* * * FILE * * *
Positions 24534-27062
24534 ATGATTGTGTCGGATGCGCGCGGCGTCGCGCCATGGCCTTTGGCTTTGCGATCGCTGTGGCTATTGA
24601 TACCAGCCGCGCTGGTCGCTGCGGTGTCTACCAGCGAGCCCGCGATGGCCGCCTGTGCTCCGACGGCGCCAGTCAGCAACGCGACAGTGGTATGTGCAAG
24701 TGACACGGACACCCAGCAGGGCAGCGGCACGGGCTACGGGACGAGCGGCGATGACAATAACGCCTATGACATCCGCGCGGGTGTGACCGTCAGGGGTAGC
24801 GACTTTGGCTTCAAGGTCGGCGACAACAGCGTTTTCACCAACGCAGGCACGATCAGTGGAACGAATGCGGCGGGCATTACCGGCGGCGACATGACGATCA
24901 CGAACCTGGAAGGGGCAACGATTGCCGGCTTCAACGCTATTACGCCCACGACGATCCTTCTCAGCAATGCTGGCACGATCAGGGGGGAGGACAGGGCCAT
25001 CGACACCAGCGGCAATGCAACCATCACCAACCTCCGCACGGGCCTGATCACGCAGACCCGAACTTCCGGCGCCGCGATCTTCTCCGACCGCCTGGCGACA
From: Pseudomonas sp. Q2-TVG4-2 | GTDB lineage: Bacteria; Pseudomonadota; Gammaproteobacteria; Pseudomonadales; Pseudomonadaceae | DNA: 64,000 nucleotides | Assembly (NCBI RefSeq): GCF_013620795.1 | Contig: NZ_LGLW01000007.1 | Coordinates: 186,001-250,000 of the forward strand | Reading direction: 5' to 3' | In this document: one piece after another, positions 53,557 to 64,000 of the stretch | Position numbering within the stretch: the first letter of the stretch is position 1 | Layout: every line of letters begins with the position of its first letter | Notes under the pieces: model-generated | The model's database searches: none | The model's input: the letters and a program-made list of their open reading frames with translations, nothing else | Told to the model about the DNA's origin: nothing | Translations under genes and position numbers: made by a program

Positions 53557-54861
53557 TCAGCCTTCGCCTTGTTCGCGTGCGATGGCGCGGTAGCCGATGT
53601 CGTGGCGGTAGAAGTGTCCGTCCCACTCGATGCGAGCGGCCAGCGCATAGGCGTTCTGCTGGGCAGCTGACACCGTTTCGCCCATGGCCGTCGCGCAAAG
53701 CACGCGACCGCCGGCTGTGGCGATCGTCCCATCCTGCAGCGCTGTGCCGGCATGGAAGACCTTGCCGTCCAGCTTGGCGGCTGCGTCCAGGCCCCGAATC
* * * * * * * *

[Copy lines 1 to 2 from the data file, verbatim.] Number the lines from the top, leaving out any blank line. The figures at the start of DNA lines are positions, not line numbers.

Positions 24534-27062
24534 ATGATTGTGTCGGATGCGCGCGGCGTCGCGCCATGGCCTTTGGCTTTGCGATCGCTGTGGCTATTGA